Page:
Because many credit cards have low barriers to entry, they are often an easy way to obtain a credit line and build credit. So credit cards are considered a good tool for beginners to use when building their credit history. Additionally, if used responsibly, credit cards can be an important part of building a credit history.

But unfortunately, many people struggle to pay off balances.

More than 60% of U.S. adults had a credit card in 2019, according to Experian . And among households with revolving credit card debt, the average balance was more than $6,800, costing about $1,160 in annual interest, according to a 2019 survey.

Although carrying the balance isn’t necessarily an issue, not paying it off every month may cause interest accrual that can make a balance more challenging to pay off.

So, if you’re like the millions of Americans who carry a credit card balance every month, understanding the effects can help you determine how to reduce your credit card debt.

The Upshot on Carrying a Balance

In addition to remaining in the debt cycle, there are other financial consequences of carrying a balance on a credit card. Here are a couple of things you can expect when you don’t pay your balance off every month.

Effect on Credit Score

Carrying a high balance on a credit card relative to its credit limit could lower your credit score because it increases the credit utilization ratio, or balance-to-limit ratio, which shows the amount of available credit a person has.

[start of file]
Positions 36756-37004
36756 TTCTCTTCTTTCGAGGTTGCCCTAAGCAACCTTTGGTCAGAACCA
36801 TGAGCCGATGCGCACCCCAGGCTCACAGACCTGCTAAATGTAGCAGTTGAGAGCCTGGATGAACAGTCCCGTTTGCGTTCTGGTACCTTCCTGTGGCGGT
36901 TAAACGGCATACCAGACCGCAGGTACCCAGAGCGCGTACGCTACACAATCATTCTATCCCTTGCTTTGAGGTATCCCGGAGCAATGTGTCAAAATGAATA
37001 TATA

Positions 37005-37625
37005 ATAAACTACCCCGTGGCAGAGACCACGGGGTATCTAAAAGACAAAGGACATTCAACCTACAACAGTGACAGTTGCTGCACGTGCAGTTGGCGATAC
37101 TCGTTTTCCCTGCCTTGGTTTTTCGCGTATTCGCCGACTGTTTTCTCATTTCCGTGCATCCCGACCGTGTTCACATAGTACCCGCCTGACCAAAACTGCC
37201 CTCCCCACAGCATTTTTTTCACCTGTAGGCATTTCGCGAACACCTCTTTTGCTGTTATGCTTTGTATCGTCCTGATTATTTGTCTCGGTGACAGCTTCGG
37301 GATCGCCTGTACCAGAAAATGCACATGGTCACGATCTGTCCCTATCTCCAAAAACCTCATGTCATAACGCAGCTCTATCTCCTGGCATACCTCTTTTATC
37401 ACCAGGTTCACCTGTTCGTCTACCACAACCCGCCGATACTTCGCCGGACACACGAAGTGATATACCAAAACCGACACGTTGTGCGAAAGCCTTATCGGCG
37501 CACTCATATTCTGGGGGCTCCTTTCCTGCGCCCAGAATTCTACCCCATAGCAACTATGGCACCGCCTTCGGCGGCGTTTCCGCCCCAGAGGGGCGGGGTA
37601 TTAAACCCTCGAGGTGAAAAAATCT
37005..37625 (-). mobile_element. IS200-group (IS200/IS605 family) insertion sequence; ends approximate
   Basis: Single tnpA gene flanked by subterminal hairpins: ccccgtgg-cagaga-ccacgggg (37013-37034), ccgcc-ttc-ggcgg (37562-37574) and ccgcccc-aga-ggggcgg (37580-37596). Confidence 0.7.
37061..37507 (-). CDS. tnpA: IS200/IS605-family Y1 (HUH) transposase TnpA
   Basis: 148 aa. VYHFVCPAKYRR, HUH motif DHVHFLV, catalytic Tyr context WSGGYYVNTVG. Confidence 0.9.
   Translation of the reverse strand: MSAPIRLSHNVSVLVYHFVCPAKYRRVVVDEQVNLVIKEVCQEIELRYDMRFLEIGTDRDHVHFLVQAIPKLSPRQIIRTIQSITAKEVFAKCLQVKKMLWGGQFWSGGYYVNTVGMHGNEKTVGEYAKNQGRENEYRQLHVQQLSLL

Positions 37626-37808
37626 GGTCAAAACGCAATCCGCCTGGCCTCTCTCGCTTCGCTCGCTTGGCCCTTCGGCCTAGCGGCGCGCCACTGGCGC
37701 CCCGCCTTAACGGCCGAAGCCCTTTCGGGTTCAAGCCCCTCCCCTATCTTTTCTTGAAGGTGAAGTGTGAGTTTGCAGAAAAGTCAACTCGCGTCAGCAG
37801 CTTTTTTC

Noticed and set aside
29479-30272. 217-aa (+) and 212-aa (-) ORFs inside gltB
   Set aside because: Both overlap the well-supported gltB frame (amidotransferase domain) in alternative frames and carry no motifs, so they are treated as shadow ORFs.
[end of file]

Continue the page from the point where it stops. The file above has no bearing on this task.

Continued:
To calculate your ratio, divide your total credit card balances by your total available credit. Ideally, you want to keep your credit utilization ratio under 30%. When you exceed this percentage, your credit scores may decrease a lot faster.

Borrowers trying to decrease their credit utilization should know that it can take two or three credit statement cycles for credit utilization levels to decrease when debt is being paid off.

Accrued Interest

Credit card users who don’t pay off balances every month accrue interest based on the annual percentage rate specified in the credit card terms.

The rate is the approximate interest paid on any balance that’s not paid off when the credit card bill is due, plus any fees. While APRs vary across credit cards and depend on credit history, the average credit card APR ranges from around 13% to 23%.

Most credit cards charge compounding interest. In simple terms, this means that credit card users with a balance that’s carried over from billing cycle to billing cycle end up paying interest on the interest that accrued.